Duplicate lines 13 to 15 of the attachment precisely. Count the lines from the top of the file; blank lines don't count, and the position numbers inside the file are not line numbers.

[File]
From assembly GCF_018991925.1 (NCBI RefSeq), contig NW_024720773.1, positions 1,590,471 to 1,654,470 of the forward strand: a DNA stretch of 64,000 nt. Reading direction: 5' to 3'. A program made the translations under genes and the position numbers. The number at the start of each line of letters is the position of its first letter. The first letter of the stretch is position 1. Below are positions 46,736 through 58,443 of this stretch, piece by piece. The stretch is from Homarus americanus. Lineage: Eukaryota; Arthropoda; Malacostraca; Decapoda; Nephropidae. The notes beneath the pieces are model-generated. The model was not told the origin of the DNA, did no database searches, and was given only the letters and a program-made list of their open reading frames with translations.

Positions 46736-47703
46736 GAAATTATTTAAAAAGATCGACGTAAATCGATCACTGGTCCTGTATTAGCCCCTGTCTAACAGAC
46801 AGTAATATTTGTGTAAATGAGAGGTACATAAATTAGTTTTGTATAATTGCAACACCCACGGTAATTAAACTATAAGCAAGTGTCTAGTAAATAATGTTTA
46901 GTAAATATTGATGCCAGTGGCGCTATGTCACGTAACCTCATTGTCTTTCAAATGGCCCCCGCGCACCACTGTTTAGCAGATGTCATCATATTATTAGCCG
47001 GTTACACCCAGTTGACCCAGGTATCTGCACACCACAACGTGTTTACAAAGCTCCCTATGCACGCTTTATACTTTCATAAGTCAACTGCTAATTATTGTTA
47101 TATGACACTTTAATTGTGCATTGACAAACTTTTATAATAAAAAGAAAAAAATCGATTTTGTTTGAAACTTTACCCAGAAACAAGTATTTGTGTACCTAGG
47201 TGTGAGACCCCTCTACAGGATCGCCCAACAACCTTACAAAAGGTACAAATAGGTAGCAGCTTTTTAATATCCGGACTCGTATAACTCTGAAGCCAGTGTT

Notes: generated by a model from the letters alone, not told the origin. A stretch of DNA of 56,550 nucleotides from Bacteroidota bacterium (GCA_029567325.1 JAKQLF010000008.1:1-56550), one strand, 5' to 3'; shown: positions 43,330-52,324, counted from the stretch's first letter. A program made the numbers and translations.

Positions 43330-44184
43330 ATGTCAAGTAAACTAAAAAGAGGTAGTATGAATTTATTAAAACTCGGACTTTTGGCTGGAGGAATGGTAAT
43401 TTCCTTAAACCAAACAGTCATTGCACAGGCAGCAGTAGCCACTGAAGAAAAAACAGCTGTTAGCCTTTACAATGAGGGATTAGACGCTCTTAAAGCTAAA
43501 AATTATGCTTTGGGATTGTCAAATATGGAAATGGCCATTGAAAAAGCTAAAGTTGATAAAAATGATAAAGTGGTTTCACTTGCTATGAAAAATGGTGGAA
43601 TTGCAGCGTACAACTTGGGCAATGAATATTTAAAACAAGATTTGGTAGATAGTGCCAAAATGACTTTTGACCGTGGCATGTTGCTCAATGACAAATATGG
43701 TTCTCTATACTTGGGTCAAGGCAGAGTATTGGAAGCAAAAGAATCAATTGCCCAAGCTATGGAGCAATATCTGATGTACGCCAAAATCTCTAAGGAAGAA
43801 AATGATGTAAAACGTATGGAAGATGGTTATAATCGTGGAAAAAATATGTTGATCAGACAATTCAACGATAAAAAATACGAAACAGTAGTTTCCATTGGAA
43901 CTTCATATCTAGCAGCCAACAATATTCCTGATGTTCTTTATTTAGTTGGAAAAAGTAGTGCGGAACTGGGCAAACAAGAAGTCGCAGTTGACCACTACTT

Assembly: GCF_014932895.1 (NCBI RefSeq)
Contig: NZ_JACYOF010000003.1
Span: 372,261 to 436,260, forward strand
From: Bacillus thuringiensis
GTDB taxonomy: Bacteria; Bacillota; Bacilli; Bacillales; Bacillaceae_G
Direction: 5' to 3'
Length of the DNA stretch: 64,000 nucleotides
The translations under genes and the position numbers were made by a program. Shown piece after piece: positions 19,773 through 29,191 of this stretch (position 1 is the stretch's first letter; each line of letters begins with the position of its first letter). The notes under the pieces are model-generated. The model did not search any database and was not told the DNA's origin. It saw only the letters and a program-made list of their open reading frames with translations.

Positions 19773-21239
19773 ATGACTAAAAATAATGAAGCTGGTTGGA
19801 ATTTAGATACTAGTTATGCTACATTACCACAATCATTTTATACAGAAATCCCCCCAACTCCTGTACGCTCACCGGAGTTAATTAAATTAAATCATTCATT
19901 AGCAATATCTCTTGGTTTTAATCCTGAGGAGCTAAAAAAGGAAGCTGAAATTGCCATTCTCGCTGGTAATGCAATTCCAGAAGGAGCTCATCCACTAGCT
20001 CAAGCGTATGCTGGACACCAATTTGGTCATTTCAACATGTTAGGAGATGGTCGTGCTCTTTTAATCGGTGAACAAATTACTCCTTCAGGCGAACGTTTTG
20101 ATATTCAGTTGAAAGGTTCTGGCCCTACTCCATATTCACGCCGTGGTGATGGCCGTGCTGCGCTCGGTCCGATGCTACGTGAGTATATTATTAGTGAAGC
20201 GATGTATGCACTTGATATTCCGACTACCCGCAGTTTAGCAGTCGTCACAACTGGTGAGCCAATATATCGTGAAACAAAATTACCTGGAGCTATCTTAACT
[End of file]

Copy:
43501 AATTATGCTTTGGGATTGTCAAATATGGAAATGGCCATTGAAAAAGCTAAAGTTGATAAAAATGATAAAGTGGTTTCACTTGCTATGAAAAATGGTGGAA
43601 TTGCAGCGTACAACTTGGGCAATGAATATTTAAAACAAGATTTGGTAGATAGTGCCAAAATGACTTTTGACCGTGGCATGTTGCTCAATGACAAATATGG
43701 TTCTCTATACTTGGGTCAAGGCAGAGTATTGGAAGCAAAAGAATCAATTGCCCAAGCTATGGAGCAATATCTGATGTACGCCAAAATCTCTAAGGAAGAA